Like many people, Brap Gronk is incredulous to (or at least skeptical of) the idea that human beings might form properly basic beliefs about God. Brap writes:
“But how does one form beliefs about God’s nature, plans and purposes without some input from the Bible or from others who have thought about such things and communicate their own beliefs?”
People don’t need to read the Bible to know God exists. Perhaps you’ve heard the term “homo religiosus”, a term that is meant to signify that human beings are by nature religious. In this context I take the term religious to mean “prone to recognize transcendent meaning and significance.” In “Scientsts who praise the universe” I provide evidence for that religious impulse among “skeptical scientists”.
But from where does that religious impulse derive? There is no neutral answer to that question. One person attributes it to a byproduct of evolutionary history while another person attributes it to divine design and still another attributes it to a divine design formed through evolutionary history. The key questions are these:
(1) Is there something transcendent that we are perceiving?
(2) If so, how are we perceiving it?
As with every other area of perception, the first question is answered long before we answer the second one. (That’s one reason why epistemic externalism, an approach to epistemology that prioritizes (1)-type questions over (2)-type qustions, has gained wide acceptance in contemporary epistemology.)
From the Christian perspective human beings were created to form immediate beliefs about God or the transcendent in a large range of experiences. These experiences can occur in all sorts of situations, as surely among those “unchurched” as those formed in a specific religious community.
What’s the difference between the two? Well have you ever gone backpacking with a geologist? You both look at the same geological features, you’re both perceiving them. But she has been trained as a geologist in a particular doxastic community so that when she encounters those features she can read them as telling a story of glaciation and earthquakes and subduction. To you they look like a jumble of impressive rocks.
Or perhaps you’ve sat at a coffee shop with your friend who speaks Hindi. At the next table there are a couple guys having an intense conversation in Hindi. You both hear the conversation, but to you it is a wall of impenetrable sound, while to your friend it is a serious of humorous anecdotes and he has to pinch himself from laughing out loud. What’s the difference? He was formed in a community to speak and understand Hindi.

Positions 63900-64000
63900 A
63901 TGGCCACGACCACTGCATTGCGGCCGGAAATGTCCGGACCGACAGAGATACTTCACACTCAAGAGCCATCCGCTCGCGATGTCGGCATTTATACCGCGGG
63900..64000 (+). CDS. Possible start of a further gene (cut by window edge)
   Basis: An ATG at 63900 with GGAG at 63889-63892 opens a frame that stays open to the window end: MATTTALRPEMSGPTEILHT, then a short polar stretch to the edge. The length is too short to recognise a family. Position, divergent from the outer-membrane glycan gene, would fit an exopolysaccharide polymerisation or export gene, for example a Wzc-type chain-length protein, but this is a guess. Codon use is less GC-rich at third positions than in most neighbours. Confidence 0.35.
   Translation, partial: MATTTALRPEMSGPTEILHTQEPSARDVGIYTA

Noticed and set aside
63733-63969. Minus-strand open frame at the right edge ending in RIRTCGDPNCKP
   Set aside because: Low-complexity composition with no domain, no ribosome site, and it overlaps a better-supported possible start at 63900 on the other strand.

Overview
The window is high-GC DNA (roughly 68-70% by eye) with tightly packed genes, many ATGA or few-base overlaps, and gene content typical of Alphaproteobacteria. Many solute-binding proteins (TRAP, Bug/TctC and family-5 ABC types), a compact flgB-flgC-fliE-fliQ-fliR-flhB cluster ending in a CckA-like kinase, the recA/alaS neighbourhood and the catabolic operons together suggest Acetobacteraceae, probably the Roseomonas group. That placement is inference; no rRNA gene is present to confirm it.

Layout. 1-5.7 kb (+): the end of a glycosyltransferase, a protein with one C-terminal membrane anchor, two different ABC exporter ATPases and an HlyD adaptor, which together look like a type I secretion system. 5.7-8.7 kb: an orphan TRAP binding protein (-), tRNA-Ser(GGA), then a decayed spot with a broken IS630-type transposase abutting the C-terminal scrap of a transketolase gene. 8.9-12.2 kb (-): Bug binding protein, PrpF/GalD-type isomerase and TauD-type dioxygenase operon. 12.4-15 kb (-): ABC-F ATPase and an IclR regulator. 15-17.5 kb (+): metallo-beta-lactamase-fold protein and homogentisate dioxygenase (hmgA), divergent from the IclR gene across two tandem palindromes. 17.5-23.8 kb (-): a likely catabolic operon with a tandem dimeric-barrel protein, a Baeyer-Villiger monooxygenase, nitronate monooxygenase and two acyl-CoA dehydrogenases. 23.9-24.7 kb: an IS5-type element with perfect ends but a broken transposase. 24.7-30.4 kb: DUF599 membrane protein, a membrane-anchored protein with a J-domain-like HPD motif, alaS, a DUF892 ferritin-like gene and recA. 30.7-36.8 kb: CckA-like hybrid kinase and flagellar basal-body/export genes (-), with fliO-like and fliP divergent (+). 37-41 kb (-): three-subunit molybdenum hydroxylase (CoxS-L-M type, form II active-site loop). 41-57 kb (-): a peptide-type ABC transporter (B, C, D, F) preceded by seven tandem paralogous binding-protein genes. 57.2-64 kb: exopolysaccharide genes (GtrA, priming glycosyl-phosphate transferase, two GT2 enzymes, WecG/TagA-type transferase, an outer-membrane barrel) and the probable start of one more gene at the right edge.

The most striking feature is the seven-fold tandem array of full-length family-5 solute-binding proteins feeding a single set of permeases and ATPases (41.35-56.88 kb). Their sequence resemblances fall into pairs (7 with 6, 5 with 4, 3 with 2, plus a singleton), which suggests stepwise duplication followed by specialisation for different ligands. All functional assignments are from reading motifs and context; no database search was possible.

If God is perceptible in the world then certain individuals may have been formed in doxastic communities in a way parallel to the geologist or Hindi speaker such that they can interpret the same experiences that others perceive but only as a jumble of impressive rocks or a wall of impenetrable sound.
A case in point. Last year I blogged about the time rock star Burton Cummings walked into St. Thomas Church in New York and sensed a presence there. Burton was totally caught off guard by his experience but in his view he clearly picked up or sensed something unique in that church. What was it? Burton didn’t have words to describe it. It was like the non-geologist trying to read an awe-inspiring landscape or a non-Hindi speaker hearing the sounds but not the speech. Burton fumbles through that experience in his hit 1975 song “I’m Scared“.
A theist, or a Christian, has a prior interpretive framework, and if that individual is correct then he will be perceiving more fully that which Burton grappled with but couldn’t quite grasp. What Burton describes sound a lot like what Rudolf Otto called the “mysterium tremendum et fascinans” (a fearful and fascinating mystery). It is a direct encounter with the transcendent source of being that leads us to worship.
What role, if any, did the church play in all this? That which is awe-inspiring leads us naturally like sign pointers to that which lies beyond, to that mysterium tremendum et fascinans, that which those with a Christian language call the triune God. St. Thomas Church in New York is an architectually impressive structure which is, as such, a more fitting conduit for the perception of the mysterium than, say, the streetfront Baptist congregation. This is one of the reasons that I am a huge fan of great works of ecclesial architecture, becaues they become ways to perceive the mysterium much like a radio tower picks up radio waves.
My favorite church building in the world is the Sagrada Familia (Barcelona, Spain) which has been under constant construction for over a century and will hopefully be finished in the next few decades. When it is completed its central Tower of Jesus Christ will stand at over 170 meters tall. I think of a building like this as akin to a radio telescope which amplifies greatly the transcendence that inheres in creation so people are more apt to identify it and undergo the kind of perceptual experience that Burton Cummings described.
Those scientists who revert to the language of reverence and worship when they study the most awesome aspects of the universe are merely proving my point. When we encounter the grandest manifestations of the material and cultural dimensions of the universe we are perceiving sign pointers of the God that stands beyond them.
Of course an atheist will think differently. He will propose a different explanation of these experiences. But the important thing to remember is that there is no neutral starting point. But a Christian is under no obligation to adopt an atheist’s starting point to explain these experiences.